The painting is believed to have been brought to Australia by Fr Leon Rogalski SJ, a Polish Jesuit who in 1870 migrated to South Australia to serve the growing Polish community.
Upon his arrival, Fr Rogalski established the first Polish chapel in Australia, St Stanislaus Kostka in Polish Hill River, and hung the painting of the Polish Jesuit saint on its walls. It was here that Fr Rogalski provided pastoral care to generations of Polish, German and Irish migrants, creating a lasting legacy of community and service.
On the weekend of March 13 and 14, descendants of the first Polish migrant settlers together with members of the Polish, Clare Valley and Jesuit communities gathered at Polish Hill River to acknowledge the 150th anniversary of Fr Rogalski’s arrival.
Many journeyed from interstate, including a pilgrimage from Melbourne which was led by Polish Jesuit chaplain Fr Wieslaw (Tony)
The celebrations began outside the restored St Stanislaus chapel at Polish Hill River, where Fr Michal Skiba SChr prayed the Stations of the Cross before an official opening by the Governor of South Australia, the Honourable Hieu Van Le AC.
This was followed by a Solemn Mass concelebrated by Emeritus Bishop Greg O’Kelly SJ, Adelaide Archbishop Patrick O’Regan and Port Pirie Bishop Karol Kulczyncki SDS, together with priests from Adelaide, Sevenhill and Melbourne.
The choir from Ottoway parish sung hymns in the Polish language and members of the community, young and old, donned traditional dress.
In a significant gesture, the Australian Jesuit Provincial Fr Quyen Vu SJ gifted a reproduction of the original painting of St Stanislaus Kostka to the Polish Community on behalf of the Australian Jesuits.
“It is only fitting that on this occasion, the celebration of Leon Rogalski’s arrival, that a copy of this original painting be returned to those who have continued to care for this memorial of the first Polish community in Australia,” said Fr Brian McCoy, former Australian Jesuit Provincial.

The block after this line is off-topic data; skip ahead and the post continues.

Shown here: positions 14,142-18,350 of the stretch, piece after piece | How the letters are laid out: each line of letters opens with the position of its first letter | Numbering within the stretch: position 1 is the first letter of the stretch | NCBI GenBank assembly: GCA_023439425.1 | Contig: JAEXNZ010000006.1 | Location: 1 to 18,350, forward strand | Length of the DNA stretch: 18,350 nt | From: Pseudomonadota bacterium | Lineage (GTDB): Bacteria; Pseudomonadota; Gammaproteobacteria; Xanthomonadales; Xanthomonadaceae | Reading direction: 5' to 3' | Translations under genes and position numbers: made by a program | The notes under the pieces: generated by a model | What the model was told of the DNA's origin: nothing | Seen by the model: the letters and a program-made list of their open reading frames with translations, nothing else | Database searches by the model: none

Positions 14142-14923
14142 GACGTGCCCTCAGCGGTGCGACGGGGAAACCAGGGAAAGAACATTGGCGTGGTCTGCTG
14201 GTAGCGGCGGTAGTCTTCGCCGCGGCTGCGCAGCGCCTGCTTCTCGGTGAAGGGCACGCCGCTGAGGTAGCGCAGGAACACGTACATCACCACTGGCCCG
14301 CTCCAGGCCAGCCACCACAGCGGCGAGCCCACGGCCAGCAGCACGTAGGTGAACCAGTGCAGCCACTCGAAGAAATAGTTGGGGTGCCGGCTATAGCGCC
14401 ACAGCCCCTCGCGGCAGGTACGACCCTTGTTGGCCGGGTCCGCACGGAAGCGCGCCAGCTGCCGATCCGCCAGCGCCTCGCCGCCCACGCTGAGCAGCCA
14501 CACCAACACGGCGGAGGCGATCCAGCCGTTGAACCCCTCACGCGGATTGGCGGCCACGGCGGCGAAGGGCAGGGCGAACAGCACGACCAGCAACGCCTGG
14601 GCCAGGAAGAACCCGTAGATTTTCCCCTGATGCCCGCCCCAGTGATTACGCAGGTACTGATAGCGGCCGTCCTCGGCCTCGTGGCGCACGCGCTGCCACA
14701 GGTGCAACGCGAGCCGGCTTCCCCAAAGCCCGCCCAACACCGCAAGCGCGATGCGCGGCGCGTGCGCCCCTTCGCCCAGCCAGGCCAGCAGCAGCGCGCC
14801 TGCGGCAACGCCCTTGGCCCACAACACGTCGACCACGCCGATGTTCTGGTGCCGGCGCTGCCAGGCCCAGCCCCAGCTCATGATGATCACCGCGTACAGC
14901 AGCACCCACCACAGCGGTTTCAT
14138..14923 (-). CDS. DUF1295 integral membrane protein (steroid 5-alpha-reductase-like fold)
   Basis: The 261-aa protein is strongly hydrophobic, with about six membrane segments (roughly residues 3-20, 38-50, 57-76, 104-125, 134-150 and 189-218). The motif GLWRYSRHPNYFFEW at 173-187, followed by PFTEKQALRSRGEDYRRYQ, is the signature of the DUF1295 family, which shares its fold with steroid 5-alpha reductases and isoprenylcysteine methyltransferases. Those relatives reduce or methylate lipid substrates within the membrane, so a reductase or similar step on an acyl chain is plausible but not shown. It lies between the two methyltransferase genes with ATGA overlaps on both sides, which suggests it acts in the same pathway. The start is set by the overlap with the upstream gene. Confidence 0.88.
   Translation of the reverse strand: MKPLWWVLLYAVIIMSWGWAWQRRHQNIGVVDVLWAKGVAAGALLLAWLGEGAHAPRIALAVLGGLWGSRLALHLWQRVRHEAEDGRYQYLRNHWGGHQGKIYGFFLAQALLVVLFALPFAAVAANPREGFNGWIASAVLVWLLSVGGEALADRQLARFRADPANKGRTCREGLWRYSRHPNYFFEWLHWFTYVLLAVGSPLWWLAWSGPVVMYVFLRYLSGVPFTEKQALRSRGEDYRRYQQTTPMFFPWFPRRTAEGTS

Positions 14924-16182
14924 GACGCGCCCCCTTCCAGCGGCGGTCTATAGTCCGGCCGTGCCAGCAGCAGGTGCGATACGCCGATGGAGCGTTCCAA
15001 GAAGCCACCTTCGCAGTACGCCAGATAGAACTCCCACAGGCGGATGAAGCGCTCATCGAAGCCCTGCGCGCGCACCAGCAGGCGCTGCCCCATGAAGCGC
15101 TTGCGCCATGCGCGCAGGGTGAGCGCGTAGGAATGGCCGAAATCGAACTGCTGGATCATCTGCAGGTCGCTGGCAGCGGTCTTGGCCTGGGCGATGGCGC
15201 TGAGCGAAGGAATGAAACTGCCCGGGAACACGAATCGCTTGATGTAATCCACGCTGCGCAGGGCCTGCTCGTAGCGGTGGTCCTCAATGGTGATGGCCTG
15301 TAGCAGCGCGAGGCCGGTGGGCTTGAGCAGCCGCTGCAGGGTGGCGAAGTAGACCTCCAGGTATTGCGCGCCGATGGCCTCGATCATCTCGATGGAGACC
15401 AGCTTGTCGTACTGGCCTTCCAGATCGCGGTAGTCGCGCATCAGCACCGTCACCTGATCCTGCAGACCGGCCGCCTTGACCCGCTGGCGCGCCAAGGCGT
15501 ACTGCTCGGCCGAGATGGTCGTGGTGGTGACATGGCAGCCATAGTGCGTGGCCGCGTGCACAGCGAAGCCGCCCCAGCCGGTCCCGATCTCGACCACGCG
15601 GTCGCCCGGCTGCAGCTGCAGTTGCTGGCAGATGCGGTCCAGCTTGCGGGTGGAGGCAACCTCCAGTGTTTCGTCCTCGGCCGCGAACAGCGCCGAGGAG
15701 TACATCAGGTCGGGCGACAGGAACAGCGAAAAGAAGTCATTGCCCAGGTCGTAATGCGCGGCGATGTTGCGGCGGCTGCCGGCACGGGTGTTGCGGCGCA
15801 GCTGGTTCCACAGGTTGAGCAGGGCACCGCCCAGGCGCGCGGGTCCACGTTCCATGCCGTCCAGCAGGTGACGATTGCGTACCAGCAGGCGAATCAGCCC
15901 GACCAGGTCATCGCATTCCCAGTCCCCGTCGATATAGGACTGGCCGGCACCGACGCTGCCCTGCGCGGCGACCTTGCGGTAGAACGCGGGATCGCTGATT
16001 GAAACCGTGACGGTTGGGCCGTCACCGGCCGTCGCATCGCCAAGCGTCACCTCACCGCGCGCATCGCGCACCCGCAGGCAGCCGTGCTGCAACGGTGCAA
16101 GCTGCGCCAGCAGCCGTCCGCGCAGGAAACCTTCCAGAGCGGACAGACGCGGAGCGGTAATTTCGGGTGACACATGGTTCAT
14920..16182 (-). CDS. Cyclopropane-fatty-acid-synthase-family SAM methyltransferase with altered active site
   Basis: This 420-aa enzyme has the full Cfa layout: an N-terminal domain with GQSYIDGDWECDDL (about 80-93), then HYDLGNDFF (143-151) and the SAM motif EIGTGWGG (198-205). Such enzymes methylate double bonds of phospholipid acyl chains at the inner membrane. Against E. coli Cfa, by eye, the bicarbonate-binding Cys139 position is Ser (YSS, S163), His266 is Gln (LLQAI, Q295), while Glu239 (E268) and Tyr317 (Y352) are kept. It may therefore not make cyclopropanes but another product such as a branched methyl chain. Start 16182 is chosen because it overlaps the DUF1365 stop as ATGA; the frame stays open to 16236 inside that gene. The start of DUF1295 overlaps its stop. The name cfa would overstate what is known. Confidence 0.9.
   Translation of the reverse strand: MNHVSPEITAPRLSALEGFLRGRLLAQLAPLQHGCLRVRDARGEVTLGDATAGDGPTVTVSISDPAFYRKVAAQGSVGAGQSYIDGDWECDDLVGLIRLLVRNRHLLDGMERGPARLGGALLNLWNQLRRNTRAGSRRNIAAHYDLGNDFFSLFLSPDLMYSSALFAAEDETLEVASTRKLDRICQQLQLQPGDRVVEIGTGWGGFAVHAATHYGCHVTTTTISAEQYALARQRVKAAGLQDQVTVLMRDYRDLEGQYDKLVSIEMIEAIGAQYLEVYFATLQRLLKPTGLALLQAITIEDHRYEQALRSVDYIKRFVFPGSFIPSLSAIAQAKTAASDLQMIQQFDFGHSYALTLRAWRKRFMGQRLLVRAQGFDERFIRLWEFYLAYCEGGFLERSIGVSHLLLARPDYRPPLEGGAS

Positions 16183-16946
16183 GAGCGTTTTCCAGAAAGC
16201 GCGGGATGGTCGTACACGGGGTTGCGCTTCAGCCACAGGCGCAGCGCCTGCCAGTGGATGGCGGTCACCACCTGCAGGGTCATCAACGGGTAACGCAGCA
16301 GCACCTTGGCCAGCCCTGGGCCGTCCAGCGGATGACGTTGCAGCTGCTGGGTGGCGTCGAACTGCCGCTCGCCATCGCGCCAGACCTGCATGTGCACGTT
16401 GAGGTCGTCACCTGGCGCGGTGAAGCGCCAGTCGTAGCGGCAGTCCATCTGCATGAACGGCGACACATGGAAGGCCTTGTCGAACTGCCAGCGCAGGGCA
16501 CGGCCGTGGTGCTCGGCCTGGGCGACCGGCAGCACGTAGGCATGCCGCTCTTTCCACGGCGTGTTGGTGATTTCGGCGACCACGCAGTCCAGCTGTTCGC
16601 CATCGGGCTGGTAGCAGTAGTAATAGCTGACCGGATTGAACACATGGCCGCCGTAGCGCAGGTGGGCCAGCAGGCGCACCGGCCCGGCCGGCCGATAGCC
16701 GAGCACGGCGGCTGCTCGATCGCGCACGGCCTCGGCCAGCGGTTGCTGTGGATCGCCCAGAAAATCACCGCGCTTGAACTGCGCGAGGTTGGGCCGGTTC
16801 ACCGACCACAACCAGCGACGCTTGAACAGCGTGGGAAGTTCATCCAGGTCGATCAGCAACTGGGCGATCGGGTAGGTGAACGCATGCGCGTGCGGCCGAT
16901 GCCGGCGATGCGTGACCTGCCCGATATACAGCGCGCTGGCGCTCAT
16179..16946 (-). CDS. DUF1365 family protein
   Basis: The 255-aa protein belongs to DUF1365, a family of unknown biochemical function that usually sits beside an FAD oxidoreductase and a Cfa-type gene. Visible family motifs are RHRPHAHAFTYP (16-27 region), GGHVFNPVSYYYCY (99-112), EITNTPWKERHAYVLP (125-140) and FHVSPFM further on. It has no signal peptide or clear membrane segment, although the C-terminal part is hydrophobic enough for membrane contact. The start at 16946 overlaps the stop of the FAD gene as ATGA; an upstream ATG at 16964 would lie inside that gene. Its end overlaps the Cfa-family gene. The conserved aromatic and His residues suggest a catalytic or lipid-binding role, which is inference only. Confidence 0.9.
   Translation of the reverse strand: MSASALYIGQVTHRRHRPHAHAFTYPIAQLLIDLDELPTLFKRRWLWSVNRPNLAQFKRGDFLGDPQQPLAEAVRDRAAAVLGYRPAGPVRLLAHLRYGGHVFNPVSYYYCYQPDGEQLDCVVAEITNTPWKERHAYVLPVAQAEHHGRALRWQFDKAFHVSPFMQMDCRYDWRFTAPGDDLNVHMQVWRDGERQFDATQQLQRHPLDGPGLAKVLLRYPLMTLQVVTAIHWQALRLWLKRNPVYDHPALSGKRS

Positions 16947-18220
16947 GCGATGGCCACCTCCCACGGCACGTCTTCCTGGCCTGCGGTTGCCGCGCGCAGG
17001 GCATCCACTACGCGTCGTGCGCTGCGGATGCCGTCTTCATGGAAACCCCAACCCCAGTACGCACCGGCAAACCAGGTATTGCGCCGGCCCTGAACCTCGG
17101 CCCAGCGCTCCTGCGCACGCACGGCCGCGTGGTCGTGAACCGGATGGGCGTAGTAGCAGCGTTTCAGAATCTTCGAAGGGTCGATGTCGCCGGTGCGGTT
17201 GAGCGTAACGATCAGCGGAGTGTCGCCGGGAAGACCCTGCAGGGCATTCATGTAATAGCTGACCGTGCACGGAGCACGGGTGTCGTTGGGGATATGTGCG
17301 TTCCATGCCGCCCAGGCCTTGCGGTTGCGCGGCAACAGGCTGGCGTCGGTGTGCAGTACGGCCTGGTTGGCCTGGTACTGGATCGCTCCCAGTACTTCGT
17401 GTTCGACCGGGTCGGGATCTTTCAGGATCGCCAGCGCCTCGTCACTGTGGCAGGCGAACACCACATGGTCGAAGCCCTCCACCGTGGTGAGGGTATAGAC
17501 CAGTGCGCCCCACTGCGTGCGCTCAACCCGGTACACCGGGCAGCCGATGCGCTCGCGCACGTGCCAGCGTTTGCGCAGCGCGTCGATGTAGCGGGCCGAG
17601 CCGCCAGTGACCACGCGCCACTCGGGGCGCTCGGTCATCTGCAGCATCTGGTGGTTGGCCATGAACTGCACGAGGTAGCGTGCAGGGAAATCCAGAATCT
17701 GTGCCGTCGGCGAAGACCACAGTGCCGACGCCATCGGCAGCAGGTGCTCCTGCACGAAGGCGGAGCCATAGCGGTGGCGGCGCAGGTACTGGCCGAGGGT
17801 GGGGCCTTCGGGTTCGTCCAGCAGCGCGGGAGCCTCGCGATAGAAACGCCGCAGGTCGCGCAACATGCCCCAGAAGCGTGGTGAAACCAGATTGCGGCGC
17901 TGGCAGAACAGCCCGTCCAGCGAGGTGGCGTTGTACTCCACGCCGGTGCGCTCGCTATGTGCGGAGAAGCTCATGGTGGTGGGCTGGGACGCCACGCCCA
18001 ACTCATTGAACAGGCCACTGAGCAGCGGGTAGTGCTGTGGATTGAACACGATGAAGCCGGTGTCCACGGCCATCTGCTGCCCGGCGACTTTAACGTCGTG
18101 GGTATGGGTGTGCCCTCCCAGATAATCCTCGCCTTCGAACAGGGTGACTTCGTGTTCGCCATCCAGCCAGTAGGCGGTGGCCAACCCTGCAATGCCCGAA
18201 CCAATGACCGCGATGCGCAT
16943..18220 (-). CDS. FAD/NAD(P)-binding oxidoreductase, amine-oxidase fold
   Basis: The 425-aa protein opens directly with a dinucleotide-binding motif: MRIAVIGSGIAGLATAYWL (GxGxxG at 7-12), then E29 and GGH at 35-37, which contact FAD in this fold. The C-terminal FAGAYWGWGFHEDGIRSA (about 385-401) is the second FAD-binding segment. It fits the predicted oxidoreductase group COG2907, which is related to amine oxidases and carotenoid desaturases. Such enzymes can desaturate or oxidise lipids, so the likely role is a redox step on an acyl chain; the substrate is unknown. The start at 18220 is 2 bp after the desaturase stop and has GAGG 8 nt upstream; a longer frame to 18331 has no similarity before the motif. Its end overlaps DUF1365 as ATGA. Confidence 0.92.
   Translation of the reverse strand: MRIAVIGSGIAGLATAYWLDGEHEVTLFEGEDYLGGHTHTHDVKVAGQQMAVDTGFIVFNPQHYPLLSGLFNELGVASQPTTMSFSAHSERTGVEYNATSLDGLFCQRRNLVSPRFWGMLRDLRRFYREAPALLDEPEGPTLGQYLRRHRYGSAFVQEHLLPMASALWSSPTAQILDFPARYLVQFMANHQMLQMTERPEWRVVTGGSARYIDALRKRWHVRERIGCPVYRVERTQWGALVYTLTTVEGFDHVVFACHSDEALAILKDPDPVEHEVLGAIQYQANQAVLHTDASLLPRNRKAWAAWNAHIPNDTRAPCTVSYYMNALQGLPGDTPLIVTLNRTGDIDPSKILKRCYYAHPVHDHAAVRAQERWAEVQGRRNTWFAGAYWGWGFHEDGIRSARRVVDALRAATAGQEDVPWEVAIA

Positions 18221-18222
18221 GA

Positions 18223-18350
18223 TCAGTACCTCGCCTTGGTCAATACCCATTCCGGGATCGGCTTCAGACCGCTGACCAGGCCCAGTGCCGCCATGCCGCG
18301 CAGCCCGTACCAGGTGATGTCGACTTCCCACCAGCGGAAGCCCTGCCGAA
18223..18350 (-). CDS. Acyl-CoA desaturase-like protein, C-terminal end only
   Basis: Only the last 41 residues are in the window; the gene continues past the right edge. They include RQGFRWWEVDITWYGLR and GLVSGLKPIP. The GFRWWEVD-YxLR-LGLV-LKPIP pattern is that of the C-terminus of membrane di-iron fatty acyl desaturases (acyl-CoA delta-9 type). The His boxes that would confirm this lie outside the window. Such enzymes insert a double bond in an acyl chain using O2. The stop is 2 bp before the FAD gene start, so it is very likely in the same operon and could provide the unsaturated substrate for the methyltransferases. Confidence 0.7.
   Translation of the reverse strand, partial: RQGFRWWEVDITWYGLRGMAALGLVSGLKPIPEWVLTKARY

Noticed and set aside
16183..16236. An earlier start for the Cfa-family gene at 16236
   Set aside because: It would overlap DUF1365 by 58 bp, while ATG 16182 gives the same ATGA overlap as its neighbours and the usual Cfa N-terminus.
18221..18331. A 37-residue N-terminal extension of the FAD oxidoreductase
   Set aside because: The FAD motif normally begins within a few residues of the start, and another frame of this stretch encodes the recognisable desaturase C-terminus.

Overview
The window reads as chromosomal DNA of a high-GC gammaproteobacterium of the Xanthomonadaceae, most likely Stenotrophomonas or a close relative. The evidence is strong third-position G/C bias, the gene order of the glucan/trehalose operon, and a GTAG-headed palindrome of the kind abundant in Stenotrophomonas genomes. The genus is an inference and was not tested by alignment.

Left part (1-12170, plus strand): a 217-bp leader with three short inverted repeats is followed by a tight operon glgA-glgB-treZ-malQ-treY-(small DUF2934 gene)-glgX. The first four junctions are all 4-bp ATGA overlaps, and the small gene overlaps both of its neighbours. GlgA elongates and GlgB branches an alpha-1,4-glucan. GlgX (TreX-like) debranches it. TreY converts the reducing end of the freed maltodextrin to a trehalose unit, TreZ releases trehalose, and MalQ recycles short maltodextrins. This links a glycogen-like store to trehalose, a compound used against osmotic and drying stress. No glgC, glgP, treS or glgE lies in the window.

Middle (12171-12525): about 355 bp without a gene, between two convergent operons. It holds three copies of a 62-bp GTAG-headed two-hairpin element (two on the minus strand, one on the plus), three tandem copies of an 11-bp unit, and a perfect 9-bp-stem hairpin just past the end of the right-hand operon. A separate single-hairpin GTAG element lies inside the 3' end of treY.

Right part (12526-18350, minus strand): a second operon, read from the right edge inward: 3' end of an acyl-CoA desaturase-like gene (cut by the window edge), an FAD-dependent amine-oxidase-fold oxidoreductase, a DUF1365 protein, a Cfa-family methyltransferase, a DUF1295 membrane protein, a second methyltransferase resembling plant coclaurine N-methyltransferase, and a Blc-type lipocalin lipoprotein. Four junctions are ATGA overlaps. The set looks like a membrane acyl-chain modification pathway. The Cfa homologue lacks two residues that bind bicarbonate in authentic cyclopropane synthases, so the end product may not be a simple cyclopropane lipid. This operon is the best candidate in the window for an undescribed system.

“So today we bring back Stanislaus to you as a gift, and we thank you.”
Bishop O’Kelly delivered a moving homily during the service, honouring the gifts of Fr Rogalski to the Polish, Jesuit and Clare Valley communities.
“Fr Rogalski may well have worked to create a ‘little Poland’ down here, as has been said, but that would be a shallow assessment of the life of this man whom we commemorate today,” he said.
“Through his work, the faith was handed on and down to generations around us. His love of Christ and burning zeal kindled that faith and love of God in so many who followed, and hence we are here today at this Eucharist.
“Like the people he served, he came to this land knowing he would never be leaving it. Like the people he served, he planted seeds for the future, seeds of faith and hope and love.”
Following the service, those gathered enjoyed paczki (Polish donuts) and coffee, traditional kielbasa (sausage) and kapusta (cabbage) with rye bread. Later in the afternoon, the haunting sound of Gorzkie Zale, a Polish Catholic devotion of sung Lenten lamentations, filled the historic chapel before pilgrims visited the historic Sevenhill cemetery and Fr Rogalski’s final resting place, in the crypt at St Aloysius Church, the following morning.
The Clare Valley has a long-standing connection to the Society of Jesus (Jesuits) and the Polish migrant community in Australia. Today the grounds are home to Sevenhill Cellars, the oldest winery in the Clare Valley, St Aloysius Church, and a retreat centre.
Hannah Clifton is communications officer for Australian Jesuits.Jump to next article